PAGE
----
The state wants to make sure first responders can talk to each other during an emergency, even if they’re from different agencies, but selecting a vendor is proving to be a daunting task.

“You know a law enforcement officer from one county not being able to speak to another county when they’re rushing to a disaster,” said Joseph Goldstein, an Attorney representing the Division of Management Services.

The state selected Motorola for the contract to create an improved system. It would cover 95 percent of the state and make it easier for law enforcement to communicate across agency.

But the previous vendor, Harris Corporation, is arguing the Division of Management Services improperly awarded the contract to Motorola. It also alleges Motorola’s proposed design has flaws that could make the public less safe.

“The design proposed by Motorola is unreliable, because it uses certain microwave lengths that are subject to rain fade or rain attenuation,” said Karen Walker, an Attorney representing Harris Corp.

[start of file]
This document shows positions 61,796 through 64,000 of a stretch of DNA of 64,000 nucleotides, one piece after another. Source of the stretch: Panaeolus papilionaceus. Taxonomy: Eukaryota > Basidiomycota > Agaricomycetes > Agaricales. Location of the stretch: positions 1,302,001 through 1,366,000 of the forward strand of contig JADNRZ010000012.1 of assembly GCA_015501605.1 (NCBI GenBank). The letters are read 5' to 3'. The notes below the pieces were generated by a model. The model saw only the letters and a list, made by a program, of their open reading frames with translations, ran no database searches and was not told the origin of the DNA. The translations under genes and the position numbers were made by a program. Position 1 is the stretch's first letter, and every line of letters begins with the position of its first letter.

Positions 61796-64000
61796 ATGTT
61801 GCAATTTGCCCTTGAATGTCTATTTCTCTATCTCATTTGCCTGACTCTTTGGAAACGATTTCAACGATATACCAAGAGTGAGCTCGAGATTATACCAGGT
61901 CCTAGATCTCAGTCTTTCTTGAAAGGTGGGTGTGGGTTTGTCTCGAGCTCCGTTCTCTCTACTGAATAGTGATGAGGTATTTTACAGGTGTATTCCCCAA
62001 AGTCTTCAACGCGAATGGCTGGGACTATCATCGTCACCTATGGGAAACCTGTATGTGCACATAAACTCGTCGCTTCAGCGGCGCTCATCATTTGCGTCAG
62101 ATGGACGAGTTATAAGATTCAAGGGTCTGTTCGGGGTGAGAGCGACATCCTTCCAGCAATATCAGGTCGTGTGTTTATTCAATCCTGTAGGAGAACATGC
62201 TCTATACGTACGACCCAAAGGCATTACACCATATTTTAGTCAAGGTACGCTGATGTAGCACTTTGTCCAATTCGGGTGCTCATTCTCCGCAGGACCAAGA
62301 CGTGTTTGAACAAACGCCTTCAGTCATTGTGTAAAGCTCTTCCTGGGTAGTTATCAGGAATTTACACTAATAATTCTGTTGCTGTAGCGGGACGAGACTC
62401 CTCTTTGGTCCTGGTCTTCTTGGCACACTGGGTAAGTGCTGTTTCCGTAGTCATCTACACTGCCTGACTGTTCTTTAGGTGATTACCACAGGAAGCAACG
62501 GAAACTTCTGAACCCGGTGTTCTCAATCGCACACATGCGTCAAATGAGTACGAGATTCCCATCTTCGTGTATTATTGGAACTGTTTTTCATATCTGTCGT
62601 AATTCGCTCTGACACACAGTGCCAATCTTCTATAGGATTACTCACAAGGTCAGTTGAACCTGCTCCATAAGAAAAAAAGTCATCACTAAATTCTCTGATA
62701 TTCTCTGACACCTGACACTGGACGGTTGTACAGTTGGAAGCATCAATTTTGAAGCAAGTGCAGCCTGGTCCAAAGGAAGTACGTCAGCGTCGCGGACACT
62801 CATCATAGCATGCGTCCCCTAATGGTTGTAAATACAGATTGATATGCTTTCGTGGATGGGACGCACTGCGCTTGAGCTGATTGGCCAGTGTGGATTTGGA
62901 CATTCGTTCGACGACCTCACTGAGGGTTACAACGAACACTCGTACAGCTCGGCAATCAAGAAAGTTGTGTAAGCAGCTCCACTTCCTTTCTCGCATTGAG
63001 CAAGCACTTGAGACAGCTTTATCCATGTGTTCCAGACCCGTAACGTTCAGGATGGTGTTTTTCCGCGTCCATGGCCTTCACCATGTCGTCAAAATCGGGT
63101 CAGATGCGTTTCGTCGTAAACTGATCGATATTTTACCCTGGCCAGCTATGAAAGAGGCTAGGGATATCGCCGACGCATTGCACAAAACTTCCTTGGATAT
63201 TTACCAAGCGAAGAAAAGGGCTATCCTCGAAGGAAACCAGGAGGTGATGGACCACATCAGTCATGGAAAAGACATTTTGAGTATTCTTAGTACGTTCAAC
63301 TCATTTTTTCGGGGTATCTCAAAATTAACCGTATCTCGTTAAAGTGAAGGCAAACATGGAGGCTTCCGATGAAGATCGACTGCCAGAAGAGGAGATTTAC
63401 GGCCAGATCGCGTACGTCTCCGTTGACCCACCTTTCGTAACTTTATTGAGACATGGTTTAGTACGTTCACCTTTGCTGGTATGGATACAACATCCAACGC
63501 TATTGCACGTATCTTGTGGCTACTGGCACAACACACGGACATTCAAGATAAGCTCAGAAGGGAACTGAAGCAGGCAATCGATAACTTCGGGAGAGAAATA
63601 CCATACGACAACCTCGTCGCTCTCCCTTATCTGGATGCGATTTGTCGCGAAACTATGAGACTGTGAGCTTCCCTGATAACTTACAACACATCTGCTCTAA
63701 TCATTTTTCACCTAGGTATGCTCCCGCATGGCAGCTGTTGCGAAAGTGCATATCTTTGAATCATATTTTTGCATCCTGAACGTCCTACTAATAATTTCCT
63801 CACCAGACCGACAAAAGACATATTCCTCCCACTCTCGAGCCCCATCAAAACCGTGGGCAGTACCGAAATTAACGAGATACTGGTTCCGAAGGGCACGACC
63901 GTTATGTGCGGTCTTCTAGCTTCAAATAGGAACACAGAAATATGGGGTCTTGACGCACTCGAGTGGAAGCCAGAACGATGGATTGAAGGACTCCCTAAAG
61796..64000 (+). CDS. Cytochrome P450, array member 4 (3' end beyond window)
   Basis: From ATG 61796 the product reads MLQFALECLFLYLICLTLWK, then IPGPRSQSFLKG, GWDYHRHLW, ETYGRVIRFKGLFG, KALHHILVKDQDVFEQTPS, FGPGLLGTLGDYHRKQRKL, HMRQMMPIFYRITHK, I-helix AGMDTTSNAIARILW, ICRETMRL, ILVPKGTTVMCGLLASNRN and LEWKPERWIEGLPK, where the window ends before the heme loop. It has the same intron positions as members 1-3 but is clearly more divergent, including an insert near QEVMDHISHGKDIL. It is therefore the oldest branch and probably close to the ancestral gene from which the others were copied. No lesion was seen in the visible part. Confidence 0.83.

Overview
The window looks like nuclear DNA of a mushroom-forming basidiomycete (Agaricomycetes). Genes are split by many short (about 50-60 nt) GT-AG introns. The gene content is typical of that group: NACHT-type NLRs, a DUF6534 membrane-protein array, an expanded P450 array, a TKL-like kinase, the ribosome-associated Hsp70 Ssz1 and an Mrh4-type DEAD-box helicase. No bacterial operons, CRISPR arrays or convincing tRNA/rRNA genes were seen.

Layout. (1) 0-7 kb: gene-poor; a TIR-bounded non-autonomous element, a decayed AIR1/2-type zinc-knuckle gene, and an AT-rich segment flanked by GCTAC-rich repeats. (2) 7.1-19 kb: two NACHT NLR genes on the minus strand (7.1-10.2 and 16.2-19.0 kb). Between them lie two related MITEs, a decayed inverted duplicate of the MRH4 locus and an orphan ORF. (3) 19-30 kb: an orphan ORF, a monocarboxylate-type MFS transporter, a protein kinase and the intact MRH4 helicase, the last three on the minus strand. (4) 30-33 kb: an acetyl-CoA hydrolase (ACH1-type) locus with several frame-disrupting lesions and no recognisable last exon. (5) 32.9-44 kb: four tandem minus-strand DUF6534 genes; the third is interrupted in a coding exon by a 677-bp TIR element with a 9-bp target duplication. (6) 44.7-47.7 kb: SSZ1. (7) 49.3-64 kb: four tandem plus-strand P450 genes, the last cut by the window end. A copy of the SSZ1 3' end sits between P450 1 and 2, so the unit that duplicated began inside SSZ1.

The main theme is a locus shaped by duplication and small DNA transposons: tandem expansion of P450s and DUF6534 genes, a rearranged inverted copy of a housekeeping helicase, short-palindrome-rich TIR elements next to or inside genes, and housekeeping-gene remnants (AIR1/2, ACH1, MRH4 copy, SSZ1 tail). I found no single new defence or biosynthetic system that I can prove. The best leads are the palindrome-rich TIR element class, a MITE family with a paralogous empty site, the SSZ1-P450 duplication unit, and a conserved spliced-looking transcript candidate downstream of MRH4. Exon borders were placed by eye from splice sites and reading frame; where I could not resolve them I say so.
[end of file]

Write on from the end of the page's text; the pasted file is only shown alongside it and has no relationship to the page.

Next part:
Motorola says Harris Corporation is dragging out the process, out of spite.

“The treatment for the movie would be: incumbent vendor loses huge long term contract, here up to 25 years, to its major business competitor,” said Robert Vezina, an attorney representing Motorola.

Harris held the state contract since 2000. The deal cost the state $18 million a year.

No matter who ends up with the contract the annual price tag will millions of dollars higher than before, but Motorola’s deal would cost the state $300 million less than Harris’ over time.

Arguments will be made throughout the week. The administrative judge will then have the final say on whether Motorola keeps the contract.


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